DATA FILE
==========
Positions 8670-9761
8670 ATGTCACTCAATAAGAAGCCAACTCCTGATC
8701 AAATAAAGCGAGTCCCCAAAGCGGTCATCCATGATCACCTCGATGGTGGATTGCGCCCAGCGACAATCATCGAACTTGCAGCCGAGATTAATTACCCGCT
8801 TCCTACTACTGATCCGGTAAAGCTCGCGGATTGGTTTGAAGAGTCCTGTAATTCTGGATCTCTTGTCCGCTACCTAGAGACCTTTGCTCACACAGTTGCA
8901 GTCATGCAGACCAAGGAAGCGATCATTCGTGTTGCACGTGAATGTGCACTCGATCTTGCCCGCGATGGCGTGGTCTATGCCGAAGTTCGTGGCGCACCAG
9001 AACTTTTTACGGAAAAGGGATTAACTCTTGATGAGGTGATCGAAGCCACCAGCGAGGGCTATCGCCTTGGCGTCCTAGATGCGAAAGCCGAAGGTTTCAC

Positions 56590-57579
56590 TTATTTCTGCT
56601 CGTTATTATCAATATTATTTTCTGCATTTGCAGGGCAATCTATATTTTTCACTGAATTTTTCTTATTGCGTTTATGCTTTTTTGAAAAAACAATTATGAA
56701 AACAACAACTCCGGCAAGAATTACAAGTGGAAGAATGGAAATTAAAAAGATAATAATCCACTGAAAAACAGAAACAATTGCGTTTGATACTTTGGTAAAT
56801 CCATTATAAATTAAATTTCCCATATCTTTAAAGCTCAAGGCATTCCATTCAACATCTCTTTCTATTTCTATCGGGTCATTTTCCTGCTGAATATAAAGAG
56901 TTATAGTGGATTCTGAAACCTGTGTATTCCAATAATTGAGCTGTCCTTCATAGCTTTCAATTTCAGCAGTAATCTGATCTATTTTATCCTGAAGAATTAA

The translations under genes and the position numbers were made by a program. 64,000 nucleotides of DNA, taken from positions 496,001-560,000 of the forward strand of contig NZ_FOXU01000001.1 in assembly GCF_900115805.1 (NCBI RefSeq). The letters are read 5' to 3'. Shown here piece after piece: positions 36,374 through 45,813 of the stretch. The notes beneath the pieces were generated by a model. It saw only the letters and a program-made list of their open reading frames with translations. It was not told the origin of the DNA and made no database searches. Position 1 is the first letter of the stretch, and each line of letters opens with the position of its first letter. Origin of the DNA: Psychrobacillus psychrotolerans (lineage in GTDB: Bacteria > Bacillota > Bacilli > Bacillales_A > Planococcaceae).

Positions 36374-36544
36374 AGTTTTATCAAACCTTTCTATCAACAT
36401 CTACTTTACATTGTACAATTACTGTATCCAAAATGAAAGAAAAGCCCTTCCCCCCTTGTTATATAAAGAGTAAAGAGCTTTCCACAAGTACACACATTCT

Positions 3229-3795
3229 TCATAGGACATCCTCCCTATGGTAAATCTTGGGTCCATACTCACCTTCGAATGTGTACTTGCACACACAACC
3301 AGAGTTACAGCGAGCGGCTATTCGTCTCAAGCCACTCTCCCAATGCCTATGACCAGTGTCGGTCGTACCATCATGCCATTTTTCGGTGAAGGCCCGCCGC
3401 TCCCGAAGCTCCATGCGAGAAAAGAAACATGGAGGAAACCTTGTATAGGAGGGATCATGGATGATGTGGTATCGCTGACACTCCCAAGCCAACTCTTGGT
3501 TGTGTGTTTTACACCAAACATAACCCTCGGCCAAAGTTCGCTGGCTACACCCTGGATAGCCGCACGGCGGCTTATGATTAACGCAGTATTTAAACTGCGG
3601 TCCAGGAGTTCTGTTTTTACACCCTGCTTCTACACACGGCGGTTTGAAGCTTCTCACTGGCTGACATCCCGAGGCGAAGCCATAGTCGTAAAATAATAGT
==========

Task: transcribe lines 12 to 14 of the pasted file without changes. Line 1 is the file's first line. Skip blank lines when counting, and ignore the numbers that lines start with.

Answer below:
56901 TTATAGTGGATTCTGAAACCTGTGTATTCCAATAATTGAGCTGTCCTTCATAGCTTTCAATTTCAGCAGTAATCTGATCTATTTTATCCTGAAGAATTAA

The translations under genes and the position numbers were made by a program. 64,000 nucleotides of DNA, taken from positions 496,001-560,000 of the forward strand of contig NZ_FOXU01000001.1 in assembly GCF_900115805.1 (NCBI RefSeq). The letters are read 5' to 3'. Shown here piece after piece: positions 36,374 through 45,813 of the stretch. The notes beneath the pieces were generated by a model. It saw only the letters and a program-made list of their open reading frames with translations. It was not told the origin of the DNA and made no database searches. Position 1 is the first letter of the stretch, and each line of letters opens with the position of its first letter. Origin of the DNA: Psychrobacillus psychrotolerans (lineage in GTDB: Bacteria > Bacillota > Bacilli > Bacillales_A > Planococcaceae).

Positions 36374-36544